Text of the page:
All this week, we’re taking an in-depth look at the process of content creation in the form of blog posts, which most budding Internet entrepreneurs will utilize in some fashion in content marketing. Today’s topic: how to find the time to get great content together and put it out there for consumption.
“Can’t think of anything to write about!” This was the plaintive wail from Amelie, my client on the other end of the phone. I’d heard it before — not just from Amelie, a newly-launched virtual assistant, but from other clients before her:
- From Jason, the solo consumer bankruptcy attorney
- From Dee, the legal researcher
- From Marcie, the freelance designer
The list went on.
These are bright people, at the top of their respective games. What’s more, they are, each of them, excellent writers.
So, what the hell is going on here?
Why is it so hard to come up with stuff to write about in content marketing?
Each of these people was suffering from what I’ll politely term a misapprehension. Some of them were, as we discussed yesterday in the larger context of blogging systems and time management, thinking of the whole shebang as one undoably large THING:
CREATE. BLOG. POST.
But it’s not, as we’ve seen. It’s a bunch of much smaller, much more manageable things (small-t).
And this thing is simply “brainstorming ideas.”
C’mon, admit it, that sounds a good bit better, right?
And to make it even easier, you can create specific systems that will help you generate ideas quickly and easily.
A Simple System for Blog Post Idea Generation
See, here’s the thing: Ideas come to you — they will come to you — every single day. The problem is that unless you’re not capturing them when they come to you, at that very moment, they wisp off out of your brain like so much smoke.
The trick is as simple as a plain text file. Create one and save it to your desktop. Call it something stupidly obvious like StuffIMightLikeToBlogAbout.txt.
Open that text file at the beginning of every day. Here’s the important part: KEEP IT OPEN! Don’t close it. Leave it right there, accessible and easy to get at.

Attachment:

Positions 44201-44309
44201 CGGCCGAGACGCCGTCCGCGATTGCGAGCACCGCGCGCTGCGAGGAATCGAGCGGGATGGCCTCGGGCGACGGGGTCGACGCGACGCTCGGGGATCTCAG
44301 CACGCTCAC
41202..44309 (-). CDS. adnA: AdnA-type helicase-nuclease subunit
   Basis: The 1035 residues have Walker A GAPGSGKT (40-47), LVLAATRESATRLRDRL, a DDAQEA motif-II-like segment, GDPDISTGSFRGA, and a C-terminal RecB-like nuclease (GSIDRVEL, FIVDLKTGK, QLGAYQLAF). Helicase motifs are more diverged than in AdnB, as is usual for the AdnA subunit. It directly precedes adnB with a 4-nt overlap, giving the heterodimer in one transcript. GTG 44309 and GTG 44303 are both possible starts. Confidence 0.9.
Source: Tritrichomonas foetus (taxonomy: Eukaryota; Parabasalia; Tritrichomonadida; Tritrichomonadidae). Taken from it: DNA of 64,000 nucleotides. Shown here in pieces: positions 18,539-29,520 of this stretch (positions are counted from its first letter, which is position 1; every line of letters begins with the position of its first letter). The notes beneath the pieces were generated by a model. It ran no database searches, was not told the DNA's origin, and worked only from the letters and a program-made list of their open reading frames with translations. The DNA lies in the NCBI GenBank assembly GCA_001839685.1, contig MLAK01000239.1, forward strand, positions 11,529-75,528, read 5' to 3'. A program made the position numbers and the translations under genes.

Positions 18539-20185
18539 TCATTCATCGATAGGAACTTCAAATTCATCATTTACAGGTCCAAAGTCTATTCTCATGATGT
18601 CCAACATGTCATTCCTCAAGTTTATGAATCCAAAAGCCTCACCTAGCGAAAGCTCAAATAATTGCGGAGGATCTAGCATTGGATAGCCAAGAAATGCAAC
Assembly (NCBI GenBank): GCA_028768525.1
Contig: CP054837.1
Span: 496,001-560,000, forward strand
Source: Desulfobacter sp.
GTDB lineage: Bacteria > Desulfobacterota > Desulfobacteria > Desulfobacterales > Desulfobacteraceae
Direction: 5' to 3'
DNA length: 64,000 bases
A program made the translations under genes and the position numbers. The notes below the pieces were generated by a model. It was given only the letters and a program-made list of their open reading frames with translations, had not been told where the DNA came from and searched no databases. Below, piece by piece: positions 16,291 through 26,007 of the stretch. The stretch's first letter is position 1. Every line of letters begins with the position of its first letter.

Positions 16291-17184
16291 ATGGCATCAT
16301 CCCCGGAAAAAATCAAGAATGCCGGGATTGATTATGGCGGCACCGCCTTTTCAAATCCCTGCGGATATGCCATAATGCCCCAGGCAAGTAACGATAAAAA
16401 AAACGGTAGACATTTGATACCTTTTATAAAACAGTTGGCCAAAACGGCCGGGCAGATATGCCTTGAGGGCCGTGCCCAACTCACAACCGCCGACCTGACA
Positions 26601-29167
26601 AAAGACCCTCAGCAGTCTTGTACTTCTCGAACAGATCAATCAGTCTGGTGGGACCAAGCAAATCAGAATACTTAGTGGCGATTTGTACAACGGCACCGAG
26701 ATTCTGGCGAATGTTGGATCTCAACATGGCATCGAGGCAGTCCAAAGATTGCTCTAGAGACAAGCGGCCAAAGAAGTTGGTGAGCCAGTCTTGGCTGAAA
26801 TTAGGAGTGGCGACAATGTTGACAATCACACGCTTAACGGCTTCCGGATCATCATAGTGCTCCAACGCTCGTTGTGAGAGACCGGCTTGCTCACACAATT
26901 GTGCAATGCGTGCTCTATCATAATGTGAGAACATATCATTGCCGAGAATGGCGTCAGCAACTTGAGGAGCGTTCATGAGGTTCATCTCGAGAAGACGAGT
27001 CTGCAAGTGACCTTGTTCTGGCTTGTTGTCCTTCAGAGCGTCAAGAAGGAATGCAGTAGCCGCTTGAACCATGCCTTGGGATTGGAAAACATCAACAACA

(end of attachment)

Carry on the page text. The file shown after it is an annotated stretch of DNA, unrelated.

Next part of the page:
Go about your day. When an idea hits, don’t dismiss it. Go type a few words down in that text file sufficient to describe the notion. If the spark for that idea came from another blog post, copy and paste the URL for that post in the file as well; you might want to link to it in the post itself.
Now, here comes the fun part. When you’re ready to create your blog’s editorial calendar for the next month or week, pull up the file and review what you’ve got written down there.
Then think about this: what kind of blog post should this idea turn into?
The Types of Blog Posts x Spin = Infinite Topics
See, there are many different kinds of blog posts. Consider what you’ve seen yourself in the blogosphere:
- Personal stories
- List posts & roundups of resources, other blog posts, ideas, actions, etc.
- Persuasion pieces
- News and updates
In addition to all these kinds of posts, you’ve also got the concept of spin — the fresh slant you put on the topic.
Here’s an example. Let’s say you want to write about this awesome new book you just read, and it’s right up your targeted readers’ alley:
- You can write a formal review of the book, perhaps marrying this with affiliate marketing by using your Amazon Associate referral link (properly disclosed, of course)